Saudis remain motivated At 9.8 million barrels per day, Saudi Arabia is the world’s second-largest crude oil producer and the largest within OPEC. It has cut its production by about 900,000 barrels per day from last year’s production peak to help engineer higher oil prices of perhaps $60 per barrel next year. Its motivation is to execute a successful initial public offering (IPO) during the second half of 2018 of a 5% stake in its national oil company, Saudi Aramco, whose estimated $2 trillion value could raise $100 billion to help balance its budget deficit. The Aramco IPO is thought to be the cornerstone of Saudi Arabia’s “Vision 2030,” a longer-term strategy to reshape the economy and reduce its dependence on oil revenues.

In September, Saudi Arabia sold $12.5 billion of bonds, its largest sovereign-debt issuance in 2017, to help finance and reduce the country’s $53 billion budget deficit. With the hoped-for IPO, Saudi Arabia is targeting a balanced budget by 2020.

Russia still a player The world’s largest crude-oil producer at 10.5 million barrels per day, Russia’s emerging-market, commodity-centric economy was driven into recession by the recent plunge in oil prices, from $108 in 2014 to $26 in 2016. With significant oil-related operating leverage, every $10 change in the price of crude oil weakens or improves Russia’s budget by $30 billion. So with Russian President Vladimir Putin planning to run for re-election to another six-year term in late March 2018, it’s easy to understand why Russia has pledged to cooperate with the OPEC cuts through its own 300,000-barrel-per-day reduction. Higher energy prices and a stronger economy put Russian voters in a more positive frame of mind when they head to the polls next March.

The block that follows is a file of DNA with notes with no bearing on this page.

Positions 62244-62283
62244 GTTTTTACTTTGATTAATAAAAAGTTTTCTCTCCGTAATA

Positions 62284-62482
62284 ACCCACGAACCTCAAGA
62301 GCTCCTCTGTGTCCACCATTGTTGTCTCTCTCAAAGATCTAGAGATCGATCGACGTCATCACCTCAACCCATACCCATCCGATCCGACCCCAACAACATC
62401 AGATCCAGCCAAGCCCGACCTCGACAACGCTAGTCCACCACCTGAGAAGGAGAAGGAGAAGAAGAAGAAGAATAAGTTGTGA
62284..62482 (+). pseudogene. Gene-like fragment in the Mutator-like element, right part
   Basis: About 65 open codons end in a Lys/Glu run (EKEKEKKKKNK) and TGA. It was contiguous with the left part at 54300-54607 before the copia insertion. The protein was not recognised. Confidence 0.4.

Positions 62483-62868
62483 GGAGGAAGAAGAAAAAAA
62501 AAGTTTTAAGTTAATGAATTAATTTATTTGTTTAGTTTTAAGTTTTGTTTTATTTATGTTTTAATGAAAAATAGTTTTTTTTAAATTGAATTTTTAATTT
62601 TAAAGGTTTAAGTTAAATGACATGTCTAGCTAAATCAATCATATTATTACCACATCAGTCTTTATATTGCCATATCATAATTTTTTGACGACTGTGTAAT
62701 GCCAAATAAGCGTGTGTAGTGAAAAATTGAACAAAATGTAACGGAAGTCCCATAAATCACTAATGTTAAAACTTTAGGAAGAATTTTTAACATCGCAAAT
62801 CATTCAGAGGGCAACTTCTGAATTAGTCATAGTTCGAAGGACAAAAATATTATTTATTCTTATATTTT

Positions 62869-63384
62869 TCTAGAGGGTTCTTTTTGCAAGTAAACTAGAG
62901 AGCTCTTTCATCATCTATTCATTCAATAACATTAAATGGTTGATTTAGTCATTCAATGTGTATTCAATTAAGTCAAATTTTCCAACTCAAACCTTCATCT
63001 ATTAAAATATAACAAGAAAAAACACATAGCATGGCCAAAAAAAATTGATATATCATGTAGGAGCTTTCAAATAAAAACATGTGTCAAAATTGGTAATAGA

Geopolitical risks abound Activity in recent months likely helped to boost crude oil’s second-half rally, including:

  • The oil-rich Kurds voted nearly unanimously to break away from Iraq in an independence referendum in September, sparking military clashes between Iraqi government troops and forces from the semiautonomous Kurds, which resulted in some oil production and export disruptions. At about 4.5 million barrels per day, Iraq is the world’s fourth-largest crude oil producer, and the Kurdish region produces most of Iraq’s crude oil.